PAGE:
Of the four works on last Friday's American Composers Orchestra concert at Zankel Hall—dubiously entitled "Time Travels"—only two had anything to do with time (unless you acknowledge that all music is about time).
Lukas Foss' Time Cycle (1960), the only non-premiere on the bill, has long been a staple for its rich color and surreal, dreamlike quality. The ACO percussion section provided chimes and tick-tocks while soprano Jennifer Zetlan lit fire to the half-English/half-German text. (Foss, a native of Berlin, emmigrated to the U.S. when he was 15.)
Holding its own against Foss' masterpiece was Zhou Long's Bell Dream Towers, inspired by the towers of ancient China from which drums and bells once sounded to keep the time. Zhou, winner of the 2011 Pulitzer Prize for his opera Madame White Snake, combined contemporary Western writing with the more traditional sounds of his native China, creating a hypnotic, otherworldly soundscape.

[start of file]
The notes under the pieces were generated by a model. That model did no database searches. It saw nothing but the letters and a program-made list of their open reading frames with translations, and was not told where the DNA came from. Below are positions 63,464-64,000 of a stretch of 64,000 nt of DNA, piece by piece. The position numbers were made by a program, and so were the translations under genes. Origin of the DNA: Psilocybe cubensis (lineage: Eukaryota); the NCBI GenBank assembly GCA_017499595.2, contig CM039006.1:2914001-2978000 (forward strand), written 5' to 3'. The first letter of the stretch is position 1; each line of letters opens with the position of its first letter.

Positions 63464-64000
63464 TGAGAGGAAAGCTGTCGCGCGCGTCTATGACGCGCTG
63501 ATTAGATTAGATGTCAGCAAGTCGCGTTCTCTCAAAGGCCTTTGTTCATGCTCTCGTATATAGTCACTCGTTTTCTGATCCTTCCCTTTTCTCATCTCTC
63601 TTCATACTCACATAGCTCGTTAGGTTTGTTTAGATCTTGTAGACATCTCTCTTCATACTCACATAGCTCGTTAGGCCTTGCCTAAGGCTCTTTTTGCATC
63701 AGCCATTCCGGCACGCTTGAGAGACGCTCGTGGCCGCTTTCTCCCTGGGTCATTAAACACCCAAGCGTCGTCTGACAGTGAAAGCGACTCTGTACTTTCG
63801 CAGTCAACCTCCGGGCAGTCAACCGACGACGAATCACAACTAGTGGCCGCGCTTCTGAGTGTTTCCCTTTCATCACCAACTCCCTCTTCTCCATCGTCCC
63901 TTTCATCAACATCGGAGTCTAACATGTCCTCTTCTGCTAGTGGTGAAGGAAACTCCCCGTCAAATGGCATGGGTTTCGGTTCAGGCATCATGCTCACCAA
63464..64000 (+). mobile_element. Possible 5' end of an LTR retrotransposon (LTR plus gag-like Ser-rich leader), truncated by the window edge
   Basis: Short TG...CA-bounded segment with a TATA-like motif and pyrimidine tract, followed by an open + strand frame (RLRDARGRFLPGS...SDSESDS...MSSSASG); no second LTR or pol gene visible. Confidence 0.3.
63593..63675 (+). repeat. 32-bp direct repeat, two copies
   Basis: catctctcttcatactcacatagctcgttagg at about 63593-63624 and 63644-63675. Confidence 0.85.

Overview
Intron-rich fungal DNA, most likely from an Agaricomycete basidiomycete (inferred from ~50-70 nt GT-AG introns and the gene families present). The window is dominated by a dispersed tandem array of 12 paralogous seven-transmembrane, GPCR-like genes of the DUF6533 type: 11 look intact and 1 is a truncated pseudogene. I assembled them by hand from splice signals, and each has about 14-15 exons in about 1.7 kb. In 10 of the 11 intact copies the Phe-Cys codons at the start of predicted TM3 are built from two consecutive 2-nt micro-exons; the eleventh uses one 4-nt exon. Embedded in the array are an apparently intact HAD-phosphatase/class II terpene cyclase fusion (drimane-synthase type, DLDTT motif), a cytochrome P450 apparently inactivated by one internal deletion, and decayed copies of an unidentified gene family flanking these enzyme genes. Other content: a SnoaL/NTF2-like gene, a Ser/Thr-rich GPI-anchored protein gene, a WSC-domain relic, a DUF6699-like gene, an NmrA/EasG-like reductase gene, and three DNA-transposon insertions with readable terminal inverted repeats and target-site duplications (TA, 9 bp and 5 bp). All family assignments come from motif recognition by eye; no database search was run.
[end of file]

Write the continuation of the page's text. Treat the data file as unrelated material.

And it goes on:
Give Kate Soper props: not only was she present for the premiere of her first-ever orchestra commission, now is forever: 1. Orpheus and Eurydice, she sang it. Courage. Unfortunately, the music itself sounded spiky and disjointed, not helped by the fact that it was hard to hear Soper; it wasn't clear whether her nerves or her orchestration were to blame.
Kyle Blaha's Triptych contained the most tonal, accessible music on the program, alternating lyrical passages with repetitive riffs. Nevertheless, it too suffered from a certain lack of sophistication—no doubt attributable to Blaha's newbie status as an orchestral composer.
During the first half of the program, ACO Music Director George Manahan was given the Ditson Conductors Award for his contributions to American music, making him the second consecutive NYC-based conductor to get the award. Given his leadership, not only of the ACO, but also his longtime association with City Opera—which has done more than any company anywhere to champion new American music—I can't think of anyone more deserving.
More pics on the photo page.